Hardliners Abhorred

According to sources, it seems
That Minister May and her teams
Have neared the accord
Hardliners abhorred
As they’ll need to give up their dreams

While there is much in store for markets this week from the US, between the midterm elections tomorrow and the FOMC meeting on Thursday, today’s biggest headline is really about the UK and Brexit. Allegedly, albeit with no corroboration from either side, the entire UK will remain in the customs union, not just Northern Ireland, in the immediate aftermath of Brexit as the two sides continue to work out the eventual solution. May’s idea is that she will present this to her cabinet with an ultimatum to approve it and send it to Parliament in order to get the process completed before the end of the year. And while the other 27 members of the EU must also ratify the deal, the current belief is that there will be limited problems doing that. However, this all remains speculation at this point, except for the fact that May and her cabinet have a meeting scheduled for tomorrow where more details should become available.

It cannot be surprising that the pound has rallied on the news, jumping 60 pips on the open although since giving back about half that original gain. The broad consensus in the market is that any deal will result in the pound trading sharply higher, although I am skeptical that it can stay much above 1.35 for any meaningful amount of time. Even if the Brexit monkey climbs off the pound’s back, the market will still have to account for the fact that UK growth is slowing more sharply than its peers and that the pressure for the BOE to raise rates will likely ebb accordingly. But for now it remains speculation as to whether a deal is imminent or not. And as long as that uncertainty remains, the pound will be beholden to the latest story or headline on the subject.

Away from the pound though, the dollar is starting to show some life at this stage of the morning. Friday’s employment report, with NFP printing at 250K and AHE at 3.1%, confirmed that growth in the US continues to outperform virtually every other region in the world, and will have done nothing to dissuade the Fed from continuing its rate hiking strategy. While there is no expectation of any activity by the Fed on Thursday, the market probability for a rate hike in December remains above 80%. As long as US data continues to outpace that of the rest of the world, it seems unlikely that the Fed is going to stop.

Regarding the US midterm elections, clearly there is the potential for a market reaction depending on the results and whether the Republican party maintains its hold on the House of Representatives. If not, a split government (it is assumed that they will retain the Senate) will clearly impede the president’s plans for further economic stimulus programs and reintroduce brinksmanship to things like budget discussions. Net, given the current economic situation, I expect that after a kneejerk response, it is unlikely to have a significant impact for a while. However, it does open the possibility of more inflammatory rhetoric, including the threat of impeachment hearings, which may well detract from the dollar’s performance going forward. As we learned following President Trump’s election, markets pay close attention to significant electoral changes. With this in mind, it is important to remember that many pundits have been forecasting the Democrats will retake the House, so if the Republicans hold on, even with a much smaller majority, that may be an outcome not currently priced into the market. My point is that there is still great uncertainty to the outcome, and it is not entirely clear the FX impact that will result.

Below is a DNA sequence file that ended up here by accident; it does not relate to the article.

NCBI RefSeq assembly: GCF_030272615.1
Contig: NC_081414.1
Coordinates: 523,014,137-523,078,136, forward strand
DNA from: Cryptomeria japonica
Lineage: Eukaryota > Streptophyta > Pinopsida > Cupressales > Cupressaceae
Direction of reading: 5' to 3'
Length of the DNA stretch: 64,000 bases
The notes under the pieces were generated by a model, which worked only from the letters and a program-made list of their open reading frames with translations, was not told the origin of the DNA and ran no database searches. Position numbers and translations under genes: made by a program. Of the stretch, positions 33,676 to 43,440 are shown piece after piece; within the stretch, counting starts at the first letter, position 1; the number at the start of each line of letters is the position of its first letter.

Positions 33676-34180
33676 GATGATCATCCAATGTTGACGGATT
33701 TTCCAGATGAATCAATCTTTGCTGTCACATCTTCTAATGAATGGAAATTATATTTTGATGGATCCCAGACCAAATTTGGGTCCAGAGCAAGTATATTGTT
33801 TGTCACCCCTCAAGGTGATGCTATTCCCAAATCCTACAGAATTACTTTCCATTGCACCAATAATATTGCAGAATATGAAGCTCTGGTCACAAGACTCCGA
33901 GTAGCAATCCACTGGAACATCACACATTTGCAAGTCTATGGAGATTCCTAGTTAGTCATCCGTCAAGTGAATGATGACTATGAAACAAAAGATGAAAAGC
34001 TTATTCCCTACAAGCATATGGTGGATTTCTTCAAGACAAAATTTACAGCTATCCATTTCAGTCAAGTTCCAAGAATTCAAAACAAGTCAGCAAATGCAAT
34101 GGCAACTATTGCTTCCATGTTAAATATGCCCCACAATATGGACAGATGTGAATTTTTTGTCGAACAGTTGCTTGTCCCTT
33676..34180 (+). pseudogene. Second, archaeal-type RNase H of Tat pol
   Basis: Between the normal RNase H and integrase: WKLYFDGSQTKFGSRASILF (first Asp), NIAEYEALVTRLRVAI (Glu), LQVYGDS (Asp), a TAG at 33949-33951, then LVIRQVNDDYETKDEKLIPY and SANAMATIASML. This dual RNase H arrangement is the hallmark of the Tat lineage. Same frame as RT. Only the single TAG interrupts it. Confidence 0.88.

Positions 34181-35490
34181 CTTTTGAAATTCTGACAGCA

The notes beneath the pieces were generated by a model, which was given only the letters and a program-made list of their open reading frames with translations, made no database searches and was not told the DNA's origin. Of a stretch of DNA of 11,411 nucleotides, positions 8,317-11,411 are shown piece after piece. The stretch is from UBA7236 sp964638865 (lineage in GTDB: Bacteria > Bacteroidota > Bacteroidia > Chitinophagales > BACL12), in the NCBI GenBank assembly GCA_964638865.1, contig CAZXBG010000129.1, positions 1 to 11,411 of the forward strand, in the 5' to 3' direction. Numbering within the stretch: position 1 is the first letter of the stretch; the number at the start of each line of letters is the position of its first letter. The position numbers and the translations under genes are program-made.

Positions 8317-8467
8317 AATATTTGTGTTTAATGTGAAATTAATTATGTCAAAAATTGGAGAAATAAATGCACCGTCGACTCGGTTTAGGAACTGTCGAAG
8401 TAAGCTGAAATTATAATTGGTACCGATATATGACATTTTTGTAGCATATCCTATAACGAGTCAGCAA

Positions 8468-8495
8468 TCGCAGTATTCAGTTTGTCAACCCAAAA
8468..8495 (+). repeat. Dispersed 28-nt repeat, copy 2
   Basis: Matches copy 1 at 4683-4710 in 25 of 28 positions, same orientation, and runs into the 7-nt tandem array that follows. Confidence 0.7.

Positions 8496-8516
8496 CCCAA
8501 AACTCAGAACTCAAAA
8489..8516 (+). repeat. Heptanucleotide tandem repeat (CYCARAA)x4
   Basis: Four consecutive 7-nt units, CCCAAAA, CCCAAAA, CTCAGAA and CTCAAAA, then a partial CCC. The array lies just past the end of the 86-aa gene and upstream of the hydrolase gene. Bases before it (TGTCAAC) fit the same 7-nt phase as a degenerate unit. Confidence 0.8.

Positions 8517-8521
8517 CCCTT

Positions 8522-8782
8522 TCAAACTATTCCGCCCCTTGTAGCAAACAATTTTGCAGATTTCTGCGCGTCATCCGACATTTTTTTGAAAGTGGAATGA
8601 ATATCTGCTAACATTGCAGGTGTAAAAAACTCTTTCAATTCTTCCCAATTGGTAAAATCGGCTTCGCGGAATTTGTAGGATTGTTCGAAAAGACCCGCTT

Away from those stories, the biggest news we saw was the weaker than expected Caixin PMI data from China. The Services print was 50.8 with the Composite number at just 50.5. The latter was at its weakest in more than two years and is an indication that the trade conflict with the US is continuing to take a toll on the Chinese economy. In addition, there were several articles in the press this weekend explaining that despite President Trump’s tweets last week, the meeting between Xi and Trump is really just going to get the trade negotiations restarted. There is no deal imminent. It should be no surprise that the renminbi has weakened during the session, especially after last week’s remarkable rally. So the 0.3% decline this morning needs to be kept in context, and simply represents a move back toward its previous trend.

Broadly speaking, the dollar is performing well against the EMG bloc today with MXN (-0.4%), INR (-0.9%) and KRW (-0.5%) indicative of the type of market activity ongoing.

Looking ahead to the upcoming data, we see that beyond the Fed and election, there is precious little that we will learn.

Today ISM Non-Manufacturing 59.3
Tuesday JOLT’s Jobs Report 7.1M
Thursday Initial Claims 214K
  FOMC Rate Decision 2.25%
Friday PPI 0.3% (2.5% Y/Y)
  -ex food & energy 0.2% (2.3% Y/Y)
  Michigan Sentiment 98.0
  Wholesale Inventories 0.3%

So between the US elections and PM May’s cabinet meeting with its chance to make real Brexit headway, there is much to look for this week. But the data will not be the story. As to today’s session, APAC equity markets have reversed some of last week’s gains after it became clear that trade situation wasn’t going to improve in the very short term. US equity futures are pointing lower, although Europe is modestly higher. It all strikes me as though traders are biding their time awaiting the big news, which makes sense. Look for a dull session today, but with the chance for some fireworks tomorrow, at least in the pound if something happens in the cabinet meeting.

Good luck
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